"Up to 1,550 birds flew into some of Philly's tallest skyscrapers one day last week.  The slaughter shook bird watchers." - The Philadelphia Inquirer  - 7 October 2020.

"Good scientists must examine all likely factors. So, I investigated the stories behind most documented bird die-offs.  For the case of a single dead bird found in someone’s yard, that bird may have died from disease, flown into a window, or simply died of old age. Most of our sparrows, warblers and hummingbirds don’t live longer than 13 years. Twenty-five to fifty percent of young birds die in their first year."    

"California asks people who find dead birds to report them to local vector control agencies so the birds can be tested for disease, West Nile Virus in particular. For the year 2020, to date about 5200 dead birds have been reported in California, a fourth of which were tested. Only 320 have had the virus, while most died of unknown causes. (Mass die-off of 10 or more birds are not included in their reports.) Los Angeles county reports the most dead birds, while rural Sierra County reports none. That suggests higher population centers with more eyes find more dead birds. "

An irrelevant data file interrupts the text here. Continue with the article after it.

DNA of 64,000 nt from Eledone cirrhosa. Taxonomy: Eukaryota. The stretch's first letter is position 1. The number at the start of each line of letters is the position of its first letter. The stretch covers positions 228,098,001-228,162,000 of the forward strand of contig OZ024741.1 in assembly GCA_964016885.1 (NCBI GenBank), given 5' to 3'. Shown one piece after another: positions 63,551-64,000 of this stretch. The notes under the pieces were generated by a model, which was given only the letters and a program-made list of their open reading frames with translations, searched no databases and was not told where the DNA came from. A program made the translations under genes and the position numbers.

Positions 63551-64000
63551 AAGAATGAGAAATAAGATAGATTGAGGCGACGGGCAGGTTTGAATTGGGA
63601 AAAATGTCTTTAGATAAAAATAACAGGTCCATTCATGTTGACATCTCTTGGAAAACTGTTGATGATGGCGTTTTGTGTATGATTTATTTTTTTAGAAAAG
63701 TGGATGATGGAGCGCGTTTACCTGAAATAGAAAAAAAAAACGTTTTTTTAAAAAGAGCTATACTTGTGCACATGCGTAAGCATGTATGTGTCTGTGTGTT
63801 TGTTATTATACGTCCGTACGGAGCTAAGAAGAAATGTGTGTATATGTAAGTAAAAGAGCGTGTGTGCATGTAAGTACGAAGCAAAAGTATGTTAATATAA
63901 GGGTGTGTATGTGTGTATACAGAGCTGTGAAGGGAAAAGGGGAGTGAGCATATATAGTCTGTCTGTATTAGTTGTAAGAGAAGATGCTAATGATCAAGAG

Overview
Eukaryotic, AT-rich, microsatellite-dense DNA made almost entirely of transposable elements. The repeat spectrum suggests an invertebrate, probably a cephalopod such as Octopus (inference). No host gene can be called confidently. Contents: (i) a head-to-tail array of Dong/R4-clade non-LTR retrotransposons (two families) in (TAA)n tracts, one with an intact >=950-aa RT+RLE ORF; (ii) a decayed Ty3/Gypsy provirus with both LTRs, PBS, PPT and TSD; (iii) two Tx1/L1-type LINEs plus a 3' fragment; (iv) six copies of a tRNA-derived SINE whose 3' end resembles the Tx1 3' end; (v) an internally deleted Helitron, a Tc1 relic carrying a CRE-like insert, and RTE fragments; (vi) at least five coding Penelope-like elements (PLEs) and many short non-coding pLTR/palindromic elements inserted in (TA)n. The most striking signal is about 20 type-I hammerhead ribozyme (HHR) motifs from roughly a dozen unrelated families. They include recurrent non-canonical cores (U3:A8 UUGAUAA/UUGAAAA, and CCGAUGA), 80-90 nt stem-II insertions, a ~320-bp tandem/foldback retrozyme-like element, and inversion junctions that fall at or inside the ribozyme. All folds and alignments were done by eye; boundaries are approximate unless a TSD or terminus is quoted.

"In contrast, the die-off of hundreds and thousands of birds, often during migration requires very different explanations. Good scientists must place such unusual events into a historical context. Was the September 2020 die-off in the southwest so historically rare that we can attribute it to how humans have recently altered our environment? Or, are such die-offs relatively common occurrences. Scientists calculate millions of birds die each year during migration in North America. We just don’t know all the causes, or what percentage of dead birds are actually observed."    

"A 2007 scientific paper reviewed reported bird die-offs across the globe and major die-offs were observed more than once a decade for the past 120 years. Some happen during spring or fall migration, other die-offs happen while on the breeding grounds. Most are associated with cold weather. On New Year’s Eve night in 2011, people reported dead black birds “raining” from the sky around an Arkansas town. People blamed everything from secret military testing and UFOs to bad weather. Investigations later determined 5000+ birds had died from blunt force trauma, which confirmed reports that birds were flying into buildings and towers. "